How a girl's love for her horse has blossomed into a business
60 Second Pitch: Why you should invest in Little Hoofs
Published 27/07/2014 | 00:00
Caroline Mullen believes there is something profound in horses which draws people to them.
The mother of two developed a love of horses as a child. She got her first pony - a miniature pony - at the age of 10. "Horses were my escape," says Ms Mullen.
It's no surprise then that she has spent most of her life working with horses and set up her own equestrian business, Little Hoofs, about three years ago.
Little Hoofs, which is based in Castletown, Gorey, Co Wexford, provides pony rides at children's parties. It also trains its miniature ponies to jump at horse shows and other events.
Ms Mullen, who is originally from Surrey, in Britain, moved to Ireland 10 years ago.
"I came over here with a tenner in my pocket and I literally started working with horses within two days," she says.
It was in riding schools that she worked when she first moved here.
"I then fell pregnant with my first child and about 18 months later, my second child came along," she says.
"When my children started school, I said I need to do something about my situation - I had had enough of working for people for nothing."
Ms Mullen was determined to identify a niche in the market and to set up her own business based on that. It was here that her childhood love of miniature ponies came into play.
"I thought, why don't I bring miniature ponies to people's houses for birthday parties," she says. "So I set up a business doing that in 2011. I was the first to dress up ponies and bring them to parties."
There is a "huge demand" for miniature ponies at children's parties, according to Ms Mullen.
"The ponies are so convenient to bring around with you," she says. "If you have to go to a party somewhere in Dublin where people don't have a garden, you can still bring the pony. Some of the ponies are quite small - they can be the size of a Great Dane."
In her first year in business, she brought ponies to about 17 parties - despite starting her company quite late in the year.
"In my second year, I got between 70 and 80 jobs, including events and birthday parties. I'm already taking bookings for next year. The parties are great. They're not going to run out [as a source of business]. There are birthday parties every day of the year."
Ms Mullen gets bookings from tourists as well as locals.
"I had a woman ring from Washington who was about to visit Ireland. "She wanted to arrange for two ponies to be brought up to Galway so her kids could see them."
Another part of her business is the rugs it sells for miniature ponies.
"I design my own rugs - stable rugs, fleece rugs, turnout rugs, head collars and bridles," she says.
"I would love to be able to branch this area out more as the market is there."
Although Ms Mullen says her rug business "has only just really taken off", she is already selling her horsewear to people in Australia, New Zealand and the United States.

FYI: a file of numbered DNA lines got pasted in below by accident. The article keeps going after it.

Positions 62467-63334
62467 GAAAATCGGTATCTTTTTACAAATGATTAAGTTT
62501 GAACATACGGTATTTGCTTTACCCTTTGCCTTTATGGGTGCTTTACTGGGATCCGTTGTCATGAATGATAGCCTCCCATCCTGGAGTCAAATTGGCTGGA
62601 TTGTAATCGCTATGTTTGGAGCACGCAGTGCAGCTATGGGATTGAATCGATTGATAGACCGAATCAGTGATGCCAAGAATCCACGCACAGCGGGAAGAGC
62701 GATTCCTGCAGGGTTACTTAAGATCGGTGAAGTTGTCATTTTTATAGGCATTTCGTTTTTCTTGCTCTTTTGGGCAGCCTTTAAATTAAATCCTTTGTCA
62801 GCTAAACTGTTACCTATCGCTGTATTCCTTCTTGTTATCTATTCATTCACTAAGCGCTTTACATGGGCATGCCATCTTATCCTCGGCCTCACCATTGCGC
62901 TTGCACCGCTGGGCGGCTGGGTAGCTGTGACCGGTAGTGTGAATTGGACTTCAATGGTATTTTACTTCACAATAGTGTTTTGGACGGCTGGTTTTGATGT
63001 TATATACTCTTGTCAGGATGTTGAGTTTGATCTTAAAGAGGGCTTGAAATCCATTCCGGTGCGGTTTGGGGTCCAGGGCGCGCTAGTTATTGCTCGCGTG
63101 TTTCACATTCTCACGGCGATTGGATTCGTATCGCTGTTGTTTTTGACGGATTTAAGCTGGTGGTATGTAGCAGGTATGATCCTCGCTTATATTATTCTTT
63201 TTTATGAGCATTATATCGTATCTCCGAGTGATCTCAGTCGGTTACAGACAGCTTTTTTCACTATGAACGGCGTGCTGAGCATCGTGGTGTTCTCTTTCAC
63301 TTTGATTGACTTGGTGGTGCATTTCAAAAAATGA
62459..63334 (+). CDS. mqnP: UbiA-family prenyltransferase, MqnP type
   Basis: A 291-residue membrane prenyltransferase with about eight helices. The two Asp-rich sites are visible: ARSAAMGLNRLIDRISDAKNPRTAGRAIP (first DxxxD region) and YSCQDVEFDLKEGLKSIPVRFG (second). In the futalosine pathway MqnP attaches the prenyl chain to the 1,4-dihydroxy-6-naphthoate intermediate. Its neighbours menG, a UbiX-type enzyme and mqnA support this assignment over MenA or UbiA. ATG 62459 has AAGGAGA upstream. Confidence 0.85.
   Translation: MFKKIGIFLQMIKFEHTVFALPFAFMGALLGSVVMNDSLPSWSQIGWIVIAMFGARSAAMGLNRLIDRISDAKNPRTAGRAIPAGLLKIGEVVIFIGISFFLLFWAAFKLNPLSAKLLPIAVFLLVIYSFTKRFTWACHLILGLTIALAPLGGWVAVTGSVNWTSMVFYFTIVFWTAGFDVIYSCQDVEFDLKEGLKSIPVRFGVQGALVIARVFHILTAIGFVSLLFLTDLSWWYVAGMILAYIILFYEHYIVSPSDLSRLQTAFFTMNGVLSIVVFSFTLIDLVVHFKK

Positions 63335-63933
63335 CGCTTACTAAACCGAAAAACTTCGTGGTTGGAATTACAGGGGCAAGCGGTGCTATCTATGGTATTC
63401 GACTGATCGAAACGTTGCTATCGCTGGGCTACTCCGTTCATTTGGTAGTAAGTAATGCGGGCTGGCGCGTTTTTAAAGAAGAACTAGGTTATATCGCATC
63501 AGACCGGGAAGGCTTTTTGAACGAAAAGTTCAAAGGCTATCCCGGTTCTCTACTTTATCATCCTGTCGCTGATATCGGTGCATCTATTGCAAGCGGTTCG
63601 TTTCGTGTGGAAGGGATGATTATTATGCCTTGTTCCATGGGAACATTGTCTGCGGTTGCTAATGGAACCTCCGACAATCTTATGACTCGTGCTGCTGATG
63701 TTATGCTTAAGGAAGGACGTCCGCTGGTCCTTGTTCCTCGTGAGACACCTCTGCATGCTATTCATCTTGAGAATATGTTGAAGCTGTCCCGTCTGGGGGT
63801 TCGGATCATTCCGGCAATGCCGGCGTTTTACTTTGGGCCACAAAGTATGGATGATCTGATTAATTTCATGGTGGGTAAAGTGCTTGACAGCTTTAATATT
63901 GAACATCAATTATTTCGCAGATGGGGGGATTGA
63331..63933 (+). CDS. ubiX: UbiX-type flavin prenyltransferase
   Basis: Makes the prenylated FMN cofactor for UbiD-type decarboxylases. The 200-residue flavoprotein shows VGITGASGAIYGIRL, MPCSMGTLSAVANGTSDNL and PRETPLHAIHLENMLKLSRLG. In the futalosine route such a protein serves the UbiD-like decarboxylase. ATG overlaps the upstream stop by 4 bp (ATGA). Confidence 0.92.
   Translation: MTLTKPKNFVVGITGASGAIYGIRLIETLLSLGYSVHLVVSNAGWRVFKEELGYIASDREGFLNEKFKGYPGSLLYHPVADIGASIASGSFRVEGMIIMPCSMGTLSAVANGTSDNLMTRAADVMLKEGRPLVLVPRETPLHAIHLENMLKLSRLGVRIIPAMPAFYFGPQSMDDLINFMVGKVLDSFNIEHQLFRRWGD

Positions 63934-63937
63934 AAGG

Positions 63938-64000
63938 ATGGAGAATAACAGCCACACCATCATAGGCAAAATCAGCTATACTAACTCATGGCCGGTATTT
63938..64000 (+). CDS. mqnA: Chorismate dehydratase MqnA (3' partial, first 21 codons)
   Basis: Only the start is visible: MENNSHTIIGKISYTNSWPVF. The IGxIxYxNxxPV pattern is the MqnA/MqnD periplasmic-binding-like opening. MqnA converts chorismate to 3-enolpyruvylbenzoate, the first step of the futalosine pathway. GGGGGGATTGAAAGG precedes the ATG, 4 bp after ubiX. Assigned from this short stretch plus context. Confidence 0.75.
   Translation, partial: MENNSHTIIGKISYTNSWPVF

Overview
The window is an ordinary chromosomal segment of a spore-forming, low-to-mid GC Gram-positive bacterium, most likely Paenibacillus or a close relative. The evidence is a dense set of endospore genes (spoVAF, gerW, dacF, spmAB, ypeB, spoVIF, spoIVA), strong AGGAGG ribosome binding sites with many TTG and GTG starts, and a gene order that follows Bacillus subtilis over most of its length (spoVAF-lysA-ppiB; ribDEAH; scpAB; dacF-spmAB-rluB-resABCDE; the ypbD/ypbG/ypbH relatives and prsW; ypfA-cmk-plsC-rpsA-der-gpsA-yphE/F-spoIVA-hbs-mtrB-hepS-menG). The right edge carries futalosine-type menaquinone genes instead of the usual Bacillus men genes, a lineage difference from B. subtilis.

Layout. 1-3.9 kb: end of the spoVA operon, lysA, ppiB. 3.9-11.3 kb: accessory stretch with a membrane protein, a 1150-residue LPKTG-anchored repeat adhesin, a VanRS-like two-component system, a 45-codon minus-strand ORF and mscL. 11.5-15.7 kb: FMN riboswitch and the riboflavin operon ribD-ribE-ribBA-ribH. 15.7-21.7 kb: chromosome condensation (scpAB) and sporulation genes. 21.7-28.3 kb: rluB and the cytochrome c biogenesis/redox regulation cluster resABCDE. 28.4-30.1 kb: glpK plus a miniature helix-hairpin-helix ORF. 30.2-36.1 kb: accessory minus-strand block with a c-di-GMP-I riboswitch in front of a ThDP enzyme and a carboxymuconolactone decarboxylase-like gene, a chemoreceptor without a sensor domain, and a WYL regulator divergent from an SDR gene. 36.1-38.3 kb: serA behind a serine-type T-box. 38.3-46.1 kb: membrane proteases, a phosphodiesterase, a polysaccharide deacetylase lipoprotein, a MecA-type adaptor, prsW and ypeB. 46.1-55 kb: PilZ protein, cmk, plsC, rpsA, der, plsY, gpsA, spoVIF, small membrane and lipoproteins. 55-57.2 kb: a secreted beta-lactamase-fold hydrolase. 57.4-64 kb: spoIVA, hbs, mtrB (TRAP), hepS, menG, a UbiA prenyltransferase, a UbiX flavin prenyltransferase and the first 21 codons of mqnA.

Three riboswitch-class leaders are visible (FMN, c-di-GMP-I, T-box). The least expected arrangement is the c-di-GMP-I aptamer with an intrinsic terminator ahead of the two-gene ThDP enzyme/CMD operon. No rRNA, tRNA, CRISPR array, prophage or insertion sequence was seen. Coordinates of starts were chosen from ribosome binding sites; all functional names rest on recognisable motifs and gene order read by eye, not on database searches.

"Everything you can buy for a big horse should be available for small horses - why not?," says Ms Mullen. "Some people look down on miniature ponies but they're just scaled-down horses, especially the ones that are correctly bred."
Little Hoofs featured in the Tattersalls International Horse Trials and Country Fair earlier this summer. The exposure received by the company during that fair was invaluable, according to Ms Mullen. She was also in Fairyhouse Racecourse last Easter.
"I was in Fairyhouse Racecourse on the day of the Grand National," she says. "We jumped horses in the parade ring."
Although Ms Mullen feels that everything has fallen into place for her company now, she has not forgotten the groundwork involved in establishing the company in its early days.
"When I first started out, there was one or two years of ringing people up and explaining what I do," says Ms Mullen. "It has taken me three years to get here but I'm one of those people who doesn't give up. I've gone from strength to strength over the last three years."
Ms Mullen owns nine miniature ponies - which she has all named, and colourfully so.
They include 'Flash', a blonde pony that jumps, 'Bruce Almighty' a nine-year-old mini-Shetland pony, 'Snowy' - a 15-year-old gelding, and 'Pedro' - a tiny miniature pony which is about 20 inches tall.
Any parents with young children will immediately know how appealing a pony called 'Pedro' will be - Pedro Pony is a character from the popular children's cartoon, Peppa Pig.
"To be honest, I'm still a child myself," says Ms Mullen, when asked about the names.
"I have different ponies for different jobs. I mainly just train them to jump for events. I also have my riding ponies which I use at parties. My children Carla and Wayne are the jockeys. They're the ones who are small enough to go on the ponies."
As for future ambitions, Ms Mullen would like to educate people about horses.
"I'd love to bring my miniature horses to Dublin where horses sometimes are not respected that much," she says. "I'd like to educate people about horses. Horses are quite similar to us humans.
They feel the same as we do at times - sad , happy, tired, excited, sick and depressed. Working with them is extremely rewarding. They can be your best friends."
Sunday Indo Business